Friday, December 28, 2007

The Pleasures of Reading, Viewing, and Listening in 2007, Pt. 11: Eileen Gunn and L. Timmel Duchamp

Here's Eileen's piece:

[photo of Eileen Gunn by Leslie Howle]

Here are some words, not really reviews, about some of the books that I enjoyed in 2007.

True North | Nord Vrai, by Jody Aliesan. Blue Begonia Press, 2006.
Jody Aliesan is a remarkable poet who can convey both exquisite happiness and bone-deep pain, sometimes in the same poem. I've been reading her work since 1980, and it has grown deeper and more complex, as one would expect. And yet even her recent work has stayed very close to the voice and the deep self of her early work. She is an activist in the feminist, anti-war, and social-justice communities, and her poetry reflects those concerns: she writes about what she feels most strongly.

True North is a memoir, a collage of texts from Aliesan's entire life, seamlessly stitched together with a direct but softspoken narrative. In it, Aliesan describes and reflects on her relationship with her mother, a narcissistic woman who was a pathological liar. I found it a truly gripping read. As always with Aliesan's work, I was shaken by its honesty and directness, and I marveled at her ability to distill her anger at the cruelty and violence she has experienced.

I expected that in True North Aliesan would, as she does with her poetry, lead me through the dark but not leave me there, but, even so, I was surprised at the peaceful clarity of the light that shone forth at the end of this book. I strongly recommend it to you, as I recommend her books of poetry.

Other books by Jody Aliesan: here

The Hearts of Horses, by Molly Gloss. Houghton Mifflin, 2007.Do not be put off -- or seduced, for that matter -- by the syrupy cover and title of this new novel from Molly Gloss. This is not a syrupy book, it is not a romance, and it does not sentimentalize either horses or humans. It deals with the classic Faulknerian theme: the human heart in conflict with itself, as embodied in Gloss?s own particular interest, the emotional lives of strong, solitary women.

Once past the marketing misdirection, you'll find another compelling Molly Gloss novel, an emotionally complex tale of a young woman who understands horses and is learning to understand people. This is sort of a post-coming-of-age novel, taking place in the life of Martha Lessen after she has struck out from her family's ranch in eastern Oregon to find work at a distance, on her own. The work she knows is breaking horses to saddle, which the narrator says is a job sometimes performed at that time, in 1917, by itinerant women broncobusters. Martha rides into town in classic western style, a stranger on a horse looking for work. She is wearing a pair of outlandish rodeo chaps that draw a few skeptical stares, and has a copy of Black Beauty in her saddlebags. She gentles horses, as the other women do, by observing their behavior, respecting their differences, and making it worth their while to do what she says.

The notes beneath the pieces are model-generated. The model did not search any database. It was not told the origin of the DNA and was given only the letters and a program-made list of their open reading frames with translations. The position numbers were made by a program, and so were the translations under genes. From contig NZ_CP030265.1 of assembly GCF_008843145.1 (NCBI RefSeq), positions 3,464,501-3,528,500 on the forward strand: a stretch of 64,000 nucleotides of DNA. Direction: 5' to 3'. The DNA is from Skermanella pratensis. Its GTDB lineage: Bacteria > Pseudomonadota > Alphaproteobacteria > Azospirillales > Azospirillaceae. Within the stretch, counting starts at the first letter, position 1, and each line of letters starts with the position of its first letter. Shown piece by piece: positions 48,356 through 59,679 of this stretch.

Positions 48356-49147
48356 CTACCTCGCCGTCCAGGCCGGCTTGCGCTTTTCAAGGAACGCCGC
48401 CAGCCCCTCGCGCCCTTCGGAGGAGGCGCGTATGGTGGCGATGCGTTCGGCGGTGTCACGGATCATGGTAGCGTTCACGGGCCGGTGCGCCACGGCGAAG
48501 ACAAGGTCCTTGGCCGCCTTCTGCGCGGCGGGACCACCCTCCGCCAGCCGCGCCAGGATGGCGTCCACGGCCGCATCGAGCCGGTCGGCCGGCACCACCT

The narrative voice, which is close-in and personal, but not Martha, captivated me from the beginning. It first seems to be someone reminiscing about the past, but then quickly moves into novelistic exposition. We see things mostly from Martha's point of view, but occasionally we see Martha from someone else?s viewpoint and find out things that Martha doesn't know and never will, and it becomes clear that the narrator is that most delicate of beings, an omniscient voice that moves, when it wants, from one character to another. Gloss explains in the Acknowledgements section that the beginning of the book is taken almost verbatim from the reminiscences of a rancher's daughter in Cowgirls: Women of the American West, an oral history by Teresa Jordan.

The narrator's voice is just the beginning of the voices that emerge from this remarkable book. The various ranch women and men who struggled to make a living in a stark, dry land are for the most part not articulate, or even very talkative, but their deep, rich voices call out from a time when the American past was turning into the present, and the future arrived in bits and pieces.

As for the dust jacket: it is best viewed from Martha's point of view. Marketers are herd animals: they understand things differently from writers, but, with patience and understanding, most marketers can be taught to respect the writer's space. Perhaps the marketing department at Houghton Mifflin simply needs a bit of gentle correction.

Spook Country, by William Gibson. Penguin-Putnam, 2007. Gibson wrote Spook Country in 2005-2006, and he produced a richly imaginative work that felt very strange to read in 2006, which is when it is set. In 2007, however, I've seen traceurs glide swiftly over obstacles in front of Nordstrom, and I've so absorbed the idea of invisible artworks populating the landscape that I often wish I had the special glasses needed to view them. I'm not sure how much that is the result of Gibson always being one step ahead of the zeitgeist, and how much is the Heisenbergian effect of reality bending itself to Gibson's vision.